Kings of Mulberry StreetOnce in a lifetime comes a story of true greatness such as the epic tale of Baboo and his best friend Ticky. That story is Kings of Mulberry Street, the new feature film written and directed by acclaimed director and producer Judy Naidoo.

Feisty Ticky (Aaqil Hoosen) is the archetypal Indian artful dodger – cheeky and daring with a streetwise swagger and little respect for rules. He escapes the realities of his 80s Sugarhill District existence by living in a Bollywood dream world where he’s an unbeatable action hero. Rooftops are his kingdom.

When chubby, timid Baboo (Shaan Nathoo) moves into the neighbourhood with his snooty, academic dad, Ticky thinks he’s the biggest loser he’s ever seen – but soon the two boys are drawn together by the shared threat of local bully and crime boss, Raja.

These two nine-year-old misfits decide to rid their community of the evil Raja. Their plan –emulate the antics and mannerisms of Ticky’s Bollywood heroes. The battle between escapism and harsh reality is not even remotely matched, yet these heroes share a loyalty so special that they can conquer all. In the sugar cane fields of KZN, and the poor but vibrant and bustling streets (and rooftops) of Sugarhill District, the two unlikely comrades learn about life and overcoming obstacles, prejudices and their own deepest fears in this charming and hilarious adventure.

“We had an extensive casting search for both the child actors as well as the adults,” says Naidoo. “I was hands-on throughout the process. We found the Baboo character quite early in the casting process. However, we couldn't find Ticky. We had to go to public schools in KZN and we found him after a really long process and many call-backs. I’m delighted that Aaqil happens to be from my home town, Verulam.”

Delving deeper into the characters of the delightful boys, Naidoo explains that Ticky Chetty’s petty criminal, father expects his son will follow his lead. Ticky’s mother’s incessant panic and his bizarre granny all give the young boy good reason to do what he does best – ignore reality and escape into fantasy.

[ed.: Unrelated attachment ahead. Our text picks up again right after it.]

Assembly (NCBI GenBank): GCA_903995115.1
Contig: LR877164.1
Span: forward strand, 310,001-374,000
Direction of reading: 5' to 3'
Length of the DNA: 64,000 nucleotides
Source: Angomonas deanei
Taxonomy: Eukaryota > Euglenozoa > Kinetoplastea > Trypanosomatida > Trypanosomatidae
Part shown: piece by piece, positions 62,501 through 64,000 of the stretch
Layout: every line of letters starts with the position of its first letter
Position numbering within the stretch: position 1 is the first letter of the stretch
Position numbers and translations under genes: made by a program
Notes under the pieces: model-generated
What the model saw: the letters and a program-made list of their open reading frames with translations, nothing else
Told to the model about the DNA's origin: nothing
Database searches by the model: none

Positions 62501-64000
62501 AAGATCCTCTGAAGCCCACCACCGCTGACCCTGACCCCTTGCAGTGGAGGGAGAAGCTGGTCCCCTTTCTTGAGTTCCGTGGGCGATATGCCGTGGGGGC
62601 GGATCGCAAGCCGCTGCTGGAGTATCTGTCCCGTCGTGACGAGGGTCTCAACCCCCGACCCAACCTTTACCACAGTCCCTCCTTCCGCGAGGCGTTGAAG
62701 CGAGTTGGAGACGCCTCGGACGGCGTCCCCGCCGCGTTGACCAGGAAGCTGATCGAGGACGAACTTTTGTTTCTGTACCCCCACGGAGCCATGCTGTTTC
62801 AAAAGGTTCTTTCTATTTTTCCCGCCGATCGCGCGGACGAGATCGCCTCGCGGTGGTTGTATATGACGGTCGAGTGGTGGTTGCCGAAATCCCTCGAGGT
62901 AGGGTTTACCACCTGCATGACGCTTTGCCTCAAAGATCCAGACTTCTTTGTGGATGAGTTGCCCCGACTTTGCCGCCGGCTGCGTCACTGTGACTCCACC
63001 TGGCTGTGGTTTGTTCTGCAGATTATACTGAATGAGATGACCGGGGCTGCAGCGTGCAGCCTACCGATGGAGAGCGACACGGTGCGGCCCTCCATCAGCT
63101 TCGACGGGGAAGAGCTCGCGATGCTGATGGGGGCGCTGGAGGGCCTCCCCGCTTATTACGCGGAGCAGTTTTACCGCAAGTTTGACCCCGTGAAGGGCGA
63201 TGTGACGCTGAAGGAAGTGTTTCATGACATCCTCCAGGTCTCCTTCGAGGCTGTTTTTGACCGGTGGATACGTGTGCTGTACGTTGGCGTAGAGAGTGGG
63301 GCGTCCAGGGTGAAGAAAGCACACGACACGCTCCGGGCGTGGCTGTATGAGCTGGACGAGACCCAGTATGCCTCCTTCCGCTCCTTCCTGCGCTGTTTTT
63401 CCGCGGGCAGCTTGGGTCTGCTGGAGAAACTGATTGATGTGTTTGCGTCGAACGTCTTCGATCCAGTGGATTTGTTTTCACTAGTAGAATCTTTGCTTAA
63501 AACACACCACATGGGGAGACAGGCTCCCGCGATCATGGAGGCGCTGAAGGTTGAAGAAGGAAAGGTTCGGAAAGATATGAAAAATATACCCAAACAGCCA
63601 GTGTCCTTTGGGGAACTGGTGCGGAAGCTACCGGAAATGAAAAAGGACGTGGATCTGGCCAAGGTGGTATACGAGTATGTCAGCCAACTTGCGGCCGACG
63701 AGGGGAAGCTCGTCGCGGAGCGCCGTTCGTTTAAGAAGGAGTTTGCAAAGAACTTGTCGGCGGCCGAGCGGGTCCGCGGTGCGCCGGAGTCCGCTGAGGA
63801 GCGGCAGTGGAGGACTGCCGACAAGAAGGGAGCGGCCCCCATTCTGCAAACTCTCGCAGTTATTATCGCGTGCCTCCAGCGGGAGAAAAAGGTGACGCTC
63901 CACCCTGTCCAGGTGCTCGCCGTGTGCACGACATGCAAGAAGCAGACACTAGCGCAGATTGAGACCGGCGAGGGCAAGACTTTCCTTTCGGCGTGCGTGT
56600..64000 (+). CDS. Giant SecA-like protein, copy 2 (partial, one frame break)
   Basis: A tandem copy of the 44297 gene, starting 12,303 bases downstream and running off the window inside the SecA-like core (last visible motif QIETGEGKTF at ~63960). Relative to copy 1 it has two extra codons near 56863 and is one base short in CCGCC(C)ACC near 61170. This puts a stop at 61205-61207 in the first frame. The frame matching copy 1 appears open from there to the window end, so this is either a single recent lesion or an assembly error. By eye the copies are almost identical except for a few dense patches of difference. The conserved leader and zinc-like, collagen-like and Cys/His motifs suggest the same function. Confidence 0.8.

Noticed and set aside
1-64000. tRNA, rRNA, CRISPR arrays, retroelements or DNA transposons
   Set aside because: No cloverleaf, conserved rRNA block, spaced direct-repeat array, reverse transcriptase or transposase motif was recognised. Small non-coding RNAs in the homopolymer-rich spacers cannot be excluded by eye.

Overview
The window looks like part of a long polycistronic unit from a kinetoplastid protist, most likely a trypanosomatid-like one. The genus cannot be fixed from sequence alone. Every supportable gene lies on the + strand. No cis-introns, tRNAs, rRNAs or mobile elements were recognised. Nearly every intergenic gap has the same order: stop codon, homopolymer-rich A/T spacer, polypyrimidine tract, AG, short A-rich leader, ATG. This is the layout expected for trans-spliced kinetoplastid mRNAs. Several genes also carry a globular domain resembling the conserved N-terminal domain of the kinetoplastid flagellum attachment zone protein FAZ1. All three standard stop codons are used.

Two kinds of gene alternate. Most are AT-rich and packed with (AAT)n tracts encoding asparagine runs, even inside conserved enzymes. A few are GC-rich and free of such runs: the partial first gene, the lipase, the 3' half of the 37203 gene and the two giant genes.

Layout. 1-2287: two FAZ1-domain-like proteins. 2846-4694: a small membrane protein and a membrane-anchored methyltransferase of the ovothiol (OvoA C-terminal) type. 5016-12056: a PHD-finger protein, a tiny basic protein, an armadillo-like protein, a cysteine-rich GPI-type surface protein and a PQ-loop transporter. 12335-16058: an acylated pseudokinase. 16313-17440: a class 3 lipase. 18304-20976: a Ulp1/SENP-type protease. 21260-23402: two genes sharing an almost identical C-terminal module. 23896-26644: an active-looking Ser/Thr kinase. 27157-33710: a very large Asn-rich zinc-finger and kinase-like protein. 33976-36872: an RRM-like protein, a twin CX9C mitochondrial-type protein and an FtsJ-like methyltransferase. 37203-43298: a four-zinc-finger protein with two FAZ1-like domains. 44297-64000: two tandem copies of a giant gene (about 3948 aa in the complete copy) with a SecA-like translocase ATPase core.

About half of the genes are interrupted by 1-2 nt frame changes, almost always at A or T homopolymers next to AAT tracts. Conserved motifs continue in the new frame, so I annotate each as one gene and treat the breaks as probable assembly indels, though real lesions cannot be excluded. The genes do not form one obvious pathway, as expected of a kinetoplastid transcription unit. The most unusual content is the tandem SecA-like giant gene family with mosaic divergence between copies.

“Ticky has a knack for switching roles in the blink of the eye and without a hint of irony. He looks upon Baboo as a ‘case’, a rescue mission. His motive: he needs a partner to bring down the man who has enslaved his dad. Of course, Ticky believes he himself is a true Bollywood-style hero.”

In real life, Aaqil loves watching his favourite series ‘Naruto’, playing fetch with his dog and mastering chess with his little sister Naajiya. He is drawn to the ocean and is fascinated by sea creatures. He hopes to become a marine biologist one day. He also has a keen interest in archaeology, and likes to study things from the past. He hopes this will take him to different continents when he’s a little older.

“Harold Singh, nicknamed Baboo, is a plump, nerdy nine-year-old,” Naidoo says. “He wishes he could go through most social situations being invisible. Incredibly smart, he can spell almost any word in the English dictionary but is clueless about survival on the streets. He has no stomach for anything physical and panics at the first sign of risk.  After experiencing a life-altering setback, his father moves them to his late grandmother’s house on Mulberry Street. Moving into his late grandmother’s place on Mulberry Street is both a curse and blessing for young Baboo. The former because, as Ticky points out, Baboo hasn’t got a clue about how to be an Indian.  

Shaan Nathoo, who plays this charming young fellow, is 9 years old. He loves drawing comics, animals, playing with Lego, cycling and having imaginary nerf gun wars with his friends.

Catch Kings of Mulberry Street in cinemas on 28 June 2019

 

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